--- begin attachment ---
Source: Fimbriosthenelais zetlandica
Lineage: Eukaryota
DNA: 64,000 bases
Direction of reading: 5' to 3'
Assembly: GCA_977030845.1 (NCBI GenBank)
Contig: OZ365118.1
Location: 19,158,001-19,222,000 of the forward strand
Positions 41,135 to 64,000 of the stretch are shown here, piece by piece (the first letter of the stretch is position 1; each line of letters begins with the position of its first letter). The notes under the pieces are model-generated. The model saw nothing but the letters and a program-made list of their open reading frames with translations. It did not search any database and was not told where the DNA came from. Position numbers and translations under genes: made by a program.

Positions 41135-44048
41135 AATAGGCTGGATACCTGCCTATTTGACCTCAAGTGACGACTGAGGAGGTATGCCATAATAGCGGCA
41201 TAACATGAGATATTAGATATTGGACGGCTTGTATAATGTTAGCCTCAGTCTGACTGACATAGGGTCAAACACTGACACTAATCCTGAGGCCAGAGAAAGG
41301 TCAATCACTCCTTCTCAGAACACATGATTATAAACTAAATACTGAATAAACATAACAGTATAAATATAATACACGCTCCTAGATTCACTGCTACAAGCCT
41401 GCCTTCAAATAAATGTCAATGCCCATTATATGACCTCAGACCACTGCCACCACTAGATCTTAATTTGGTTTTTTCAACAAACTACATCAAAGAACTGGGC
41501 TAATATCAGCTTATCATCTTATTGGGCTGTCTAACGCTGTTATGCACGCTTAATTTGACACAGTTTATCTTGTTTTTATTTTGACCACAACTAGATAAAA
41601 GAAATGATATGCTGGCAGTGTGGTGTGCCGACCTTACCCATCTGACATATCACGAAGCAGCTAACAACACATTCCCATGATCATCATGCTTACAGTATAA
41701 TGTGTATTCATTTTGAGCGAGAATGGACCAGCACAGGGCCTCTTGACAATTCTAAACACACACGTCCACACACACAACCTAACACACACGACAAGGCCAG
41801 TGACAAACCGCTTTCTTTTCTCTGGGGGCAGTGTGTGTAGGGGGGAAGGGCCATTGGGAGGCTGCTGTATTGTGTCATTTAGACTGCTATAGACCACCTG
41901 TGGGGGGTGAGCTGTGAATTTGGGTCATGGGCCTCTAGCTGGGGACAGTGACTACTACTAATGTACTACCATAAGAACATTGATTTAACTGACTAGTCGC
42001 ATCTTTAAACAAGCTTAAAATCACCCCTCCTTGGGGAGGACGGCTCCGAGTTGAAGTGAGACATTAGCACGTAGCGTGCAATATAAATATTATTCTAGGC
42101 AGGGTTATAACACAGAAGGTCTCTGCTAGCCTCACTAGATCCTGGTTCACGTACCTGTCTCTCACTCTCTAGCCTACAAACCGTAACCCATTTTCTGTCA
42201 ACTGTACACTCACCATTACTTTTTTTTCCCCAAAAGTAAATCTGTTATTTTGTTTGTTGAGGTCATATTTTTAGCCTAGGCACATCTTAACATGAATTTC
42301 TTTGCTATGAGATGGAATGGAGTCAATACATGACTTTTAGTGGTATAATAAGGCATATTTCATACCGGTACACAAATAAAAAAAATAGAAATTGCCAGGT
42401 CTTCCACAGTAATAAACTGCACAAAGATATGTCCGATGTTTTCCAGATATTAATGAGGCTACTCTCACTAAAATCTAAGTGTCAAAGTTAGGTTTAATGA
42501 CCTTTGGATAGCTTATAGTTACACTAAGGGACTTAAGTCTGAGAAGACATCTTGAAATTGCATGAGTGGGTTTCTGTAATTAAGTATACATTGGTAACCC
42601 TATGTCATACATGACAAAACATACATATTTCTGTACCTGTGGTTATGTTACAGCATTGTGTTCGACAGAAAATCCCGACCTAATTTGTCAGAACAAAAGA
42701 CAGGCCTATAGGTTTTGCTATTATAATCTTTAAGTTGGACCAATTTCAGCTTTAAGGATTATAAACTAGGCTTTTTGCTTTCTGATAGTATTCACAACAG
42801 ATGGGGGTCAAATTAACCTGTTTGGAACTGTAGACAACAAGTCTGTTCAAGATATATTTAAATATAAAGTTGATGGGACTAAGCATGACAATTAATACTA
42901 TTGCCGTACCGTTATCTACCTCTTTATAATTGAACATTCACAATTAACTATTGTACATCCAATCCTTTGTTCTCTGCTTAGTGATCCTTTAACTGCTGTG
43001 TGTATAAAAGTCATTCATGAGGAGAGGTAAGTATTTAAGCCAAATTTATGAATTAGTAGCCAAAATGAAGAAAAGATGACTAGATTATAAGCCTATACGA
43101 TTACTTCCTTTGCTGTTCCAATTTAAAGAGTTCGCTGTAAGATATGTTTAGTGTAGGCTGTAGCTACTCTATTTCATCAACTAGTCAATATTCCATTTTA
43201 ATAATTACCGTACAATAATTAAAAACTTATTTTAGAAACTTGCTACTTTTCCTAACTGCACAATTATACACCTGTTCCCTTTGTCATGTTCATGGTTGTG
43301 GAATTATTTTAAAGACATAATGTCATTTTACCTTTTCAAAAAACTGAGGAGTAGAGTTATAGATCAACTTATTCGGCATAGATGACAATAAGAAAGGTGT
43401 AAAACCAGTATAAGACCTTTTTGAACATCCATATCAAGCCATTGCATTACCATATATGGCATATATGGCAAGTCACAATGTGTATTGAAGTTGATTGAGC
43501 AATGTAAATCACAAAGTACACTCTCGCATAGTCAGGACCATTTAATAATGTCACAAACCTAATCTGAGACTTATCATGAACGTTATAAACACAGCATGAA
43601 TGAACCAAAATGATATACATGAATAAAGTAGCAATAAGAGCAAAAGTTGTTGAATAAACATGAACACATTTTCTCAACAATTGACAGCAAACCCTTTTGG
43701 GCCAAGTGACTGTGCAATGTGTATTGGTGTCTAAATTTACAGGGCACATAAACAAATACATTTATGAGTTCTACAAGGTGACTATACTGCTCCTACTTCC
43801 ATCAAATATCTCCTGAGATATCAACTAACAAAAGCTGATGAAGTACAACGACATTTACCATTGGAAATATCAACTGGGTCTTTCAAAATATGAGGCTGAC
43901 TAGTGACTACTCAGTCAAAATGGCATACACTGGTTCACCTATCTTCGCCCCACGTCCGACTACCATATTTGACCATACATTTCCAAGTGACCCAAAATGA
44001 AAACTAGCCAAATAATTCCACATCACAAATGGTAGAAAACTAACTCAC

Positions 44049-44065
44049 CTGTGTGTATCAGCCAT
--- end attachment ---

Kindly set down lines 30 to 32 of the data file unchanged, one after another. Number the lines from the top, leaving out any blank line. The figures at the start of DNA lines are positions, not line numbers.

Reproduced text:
43101 TTACTTCCTTTGCTGTTCCAATTTAAAGAGTTCGCTGTAAGATATGTTTAGTGTAGGCTGTAGCTACTCTATTTCATCAACTAGTCAATATTCCATTTTA
43201 ATAATTACCGTACAATAATTAAAAACTTATTTTAGAAACTTGCTACTTTTCCTAACTGCACAATTATACACCTGTTCCCTTTGTCATGTTCATGGTTGTG
43301 GAATTATTTTAAAGACATAATGTCATTTTACCTTTTCAAAAAACTGAGGAGTAGAGTTATAGATCAACTTATTCGGCATAGATGACAATAAGAAAGGTGT